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The War on Jingle Bells

Time for mistletoe and holly. Also, the perennial Music Teacher Question: What about Santa?

How to handle holiday performances and musical literature with nominally religious origins is one of those evergreen topics for the Music Educators National Conference. The MENC has produced some very useful guidelines for incorporating music with religious origins (which includes a very large percentage of music written before 1800 --and many landmark works across musical history). I particularly like this quote, from the MENC guidelines:

If it is possible to study Communism without indoctrination or to examine the ills of contemporary society without promoting the seeds of revolution, then it must also be possible to study sacred music (with performance-related activities) without parochialistic attitudes and sectarian points of view.

Just because the MENC has a scholarly, legally defensible template for selecting school music materials doesn't mean that music teachers are off the hook. This is clearly a local issue--although figuring out how to handle it equitably and peacefully may be a taxing exercise in democratic citizenship. This is, however, why we have schools boards in America, and why we might consider being cautious before endorsing a national curriculum, in a country as huge and diverse as ours.

In my first year as a music teacher, a colleague told me that she felt any hint of the holidays in my December concert was "illegal" and inappropriate. Warned, I stuck to neutral, non-Christmas music, closing with a halting rendition of Sleigh Ride. (I am profoundly grateful that all recordings of my first efforts as a middle school band director were done on reel-to-reel and are probably in a landfill somewhere.) After the concert, what I heard from parents was "I wish there had been more Christmas music!"

Now--I taught in a place where I could wind up my December concerts with the Rockettes and a live nativity scene and the crowd would eat it up. It took some time to develop a rich repertoire of music, appropriate for the season, that lent itself to teaching important musical concepts and sent our audiences home satisfied.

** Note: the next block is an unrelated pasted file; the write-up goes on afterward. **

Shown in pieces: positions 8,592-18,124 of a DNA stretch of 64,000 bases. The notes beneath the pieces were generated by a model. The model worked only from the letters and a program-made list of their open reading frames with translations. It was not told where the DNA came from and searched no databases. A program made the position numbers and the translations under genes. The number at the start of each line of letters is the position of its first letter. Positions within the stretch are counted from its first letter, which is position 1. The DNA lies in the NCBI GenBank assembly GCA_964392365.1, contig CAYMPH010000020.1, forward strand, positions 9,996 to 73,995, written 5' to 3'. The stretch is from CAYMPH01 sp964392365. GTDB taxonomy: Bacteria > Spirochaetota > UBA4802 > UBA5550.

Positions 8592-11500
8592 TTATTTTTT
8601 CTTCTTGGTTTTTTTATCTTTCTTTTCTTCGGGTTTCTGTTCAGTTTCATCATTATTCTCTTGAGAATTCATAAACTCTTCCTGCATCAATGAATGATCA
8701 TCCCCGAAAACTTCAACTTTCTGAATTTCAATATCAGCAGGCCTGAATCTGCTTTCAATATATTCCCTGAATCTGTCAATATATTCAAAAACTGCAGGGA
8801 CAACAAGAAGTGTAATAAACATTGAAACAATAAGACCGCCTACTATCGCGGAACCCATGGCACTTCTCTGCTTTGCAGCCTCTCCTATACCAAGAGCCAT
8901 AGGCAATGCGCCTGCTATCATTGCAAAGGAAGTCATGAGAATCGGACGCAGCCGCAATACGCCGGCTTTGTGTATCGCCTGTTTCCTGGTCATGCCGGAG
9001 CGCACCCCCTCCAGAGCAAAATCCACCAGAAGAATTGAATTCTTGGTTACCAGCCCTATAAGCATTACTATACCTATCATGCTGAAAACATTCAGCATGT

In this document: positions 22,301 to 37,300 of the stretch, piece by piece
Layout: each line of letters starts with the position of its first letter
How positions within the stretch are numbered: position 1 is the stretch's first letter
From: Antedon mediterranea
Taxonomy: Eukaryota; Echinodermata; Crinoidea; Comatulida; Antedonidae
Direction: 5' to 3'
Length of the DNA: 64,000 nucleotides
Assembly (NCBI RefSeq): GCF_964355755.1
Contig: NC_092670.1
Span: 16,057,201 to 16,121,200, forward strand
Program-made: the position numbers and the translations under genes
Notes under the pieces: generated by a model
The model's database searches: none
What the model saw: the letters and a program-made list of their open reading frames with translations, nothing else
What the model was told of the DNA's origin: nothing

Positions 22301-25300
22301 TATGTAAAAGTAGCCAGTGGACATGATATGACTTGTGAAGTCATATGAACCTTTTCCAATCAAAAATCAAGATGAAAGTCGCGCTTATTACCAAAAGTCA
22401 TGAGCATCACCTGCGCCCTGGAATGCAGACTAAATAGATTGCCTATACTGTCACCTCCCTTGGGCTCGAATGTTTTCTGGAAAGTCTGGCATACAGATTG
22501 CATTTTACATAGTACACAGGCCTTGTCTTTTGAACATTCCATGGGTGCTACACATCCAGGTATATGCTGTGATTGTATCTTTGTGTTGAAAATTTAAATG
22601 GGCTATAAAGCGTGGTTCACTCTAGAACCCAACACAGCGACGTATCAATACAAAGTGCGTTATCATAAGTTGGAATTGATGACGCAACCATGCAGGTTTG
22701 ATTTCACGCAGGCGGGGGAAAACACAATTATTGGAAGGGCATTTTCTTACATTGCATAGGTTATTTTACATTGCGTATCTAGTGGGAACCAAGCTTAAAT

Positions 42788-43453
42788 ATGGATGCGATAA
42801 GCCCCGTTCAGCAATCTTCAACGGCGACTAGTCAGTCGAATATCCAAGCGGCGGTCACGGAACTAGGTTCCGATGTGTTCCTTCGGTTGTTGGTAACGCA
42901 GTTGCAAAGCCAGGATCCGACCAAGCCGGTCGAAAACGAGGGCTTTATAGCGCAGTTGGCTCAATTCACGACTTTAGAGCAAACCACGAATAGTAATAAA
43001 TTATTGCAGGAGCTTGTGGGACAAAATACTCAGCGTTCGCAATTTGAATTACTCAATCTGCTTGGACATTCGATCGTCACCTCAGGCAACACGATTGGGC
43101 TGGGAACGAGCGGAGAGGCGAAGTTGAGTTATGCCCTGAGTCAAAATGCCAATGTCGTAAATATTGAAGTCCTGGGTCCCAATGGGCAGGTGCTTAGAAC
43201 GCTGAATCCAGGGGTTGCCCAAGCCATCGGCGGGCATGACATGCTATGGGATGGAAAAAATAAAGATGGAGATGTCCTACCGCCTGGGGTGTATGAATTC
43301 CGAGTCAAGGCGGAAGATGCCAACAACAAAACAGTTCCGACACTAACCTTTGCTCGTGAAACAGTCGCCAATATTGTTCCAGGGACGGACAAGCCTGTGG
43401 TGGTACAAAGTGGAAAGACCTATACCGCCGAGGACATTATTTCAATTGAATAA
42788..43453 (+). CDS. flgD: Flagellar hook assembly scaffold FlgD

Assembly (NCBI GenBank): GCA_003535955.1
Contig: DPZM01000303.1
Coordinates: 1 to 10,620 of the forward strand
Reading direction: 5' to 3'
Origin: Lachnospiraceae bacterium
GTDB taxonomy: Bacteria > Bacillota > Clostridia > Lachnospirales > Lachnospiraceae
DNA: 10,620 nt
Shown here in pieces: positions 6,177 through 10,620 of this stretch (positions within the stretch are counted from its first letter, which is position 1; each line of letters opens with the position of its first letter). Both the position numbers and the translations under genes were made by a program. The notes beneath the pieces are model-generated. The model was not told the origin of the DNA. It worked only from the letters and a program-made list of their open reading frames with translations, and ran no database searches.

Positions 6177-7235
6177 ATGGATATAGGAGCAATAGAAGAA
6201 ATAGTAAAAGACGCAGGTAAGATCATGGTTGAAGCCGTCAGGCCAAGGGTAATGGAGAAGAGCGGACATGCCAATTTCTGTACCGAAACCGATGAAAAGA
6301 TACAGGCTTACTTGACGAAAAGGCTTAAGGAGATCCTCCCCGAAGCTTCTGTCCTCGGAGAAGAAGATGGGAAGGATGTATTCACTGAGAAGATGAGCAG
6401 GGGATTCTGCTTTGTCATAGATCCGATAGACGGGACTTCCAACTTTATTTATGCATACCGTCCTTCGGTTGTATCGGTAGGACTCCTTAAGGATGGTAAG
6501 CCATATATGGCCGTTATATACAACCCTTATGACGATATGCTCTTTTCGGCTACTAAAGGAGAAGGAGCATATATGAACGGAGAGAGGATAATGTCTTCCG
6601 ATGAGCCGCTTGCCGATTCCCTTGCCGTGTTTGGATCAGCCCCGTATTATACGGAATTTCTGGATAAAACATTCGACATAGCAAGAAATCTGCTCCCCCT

What I am endorsing is not majority rule, a situation where a predominance of Christians (or Jews, or Muslims) in a school would open the gates for sacred concerts in public schools. Only this: human beings everywhere celebrate seasonal, national and religious holidays, and leeching the study of these traditions and cultural markers out of school curricula can make schooling even less relevant and flavorless than it already is.

I admit--this is a tricky business. In the solutions music teachers devise to skirt music with sacred origins in December, however, many opportunities for teaching worthy musical content and cultural context are lost. It is ironic that, in a month when you can hear For unto Us a Child is Born in the dog food aisle of the supermarket, we are worrying about whether it's OK to be roasting chestnuts over an open fire in the school gymnasium.

The line between sacred and secular gets very blurry here. Music teachers who resort to Jolly Old Saint Nicholas (a musically lame little six-note tune) thinking they're safe by avoiding What Child Is This? (an opportunity to teach modal tonalities, as well as a lesson on how tunes are sometimes connected to lyrics centuries after they're created) may not be doing their students any favors.

And wasn't Saint Nicholas a saint?

Thoughtful teachers express empathy for children whose family culture or religious traditions are in the minority. I believe it is the dominant culture's responsibility in a democracy to show respect for other belief systems, rather than ignoring the fact that our culture is saturated in a commercialism that has little to do with redemption or piety.

Teachers can model this cautious cultural exploration and help kids understand where the music that drenches the airwaves this time of year comes from--and why music has been so important to all people, in all times.

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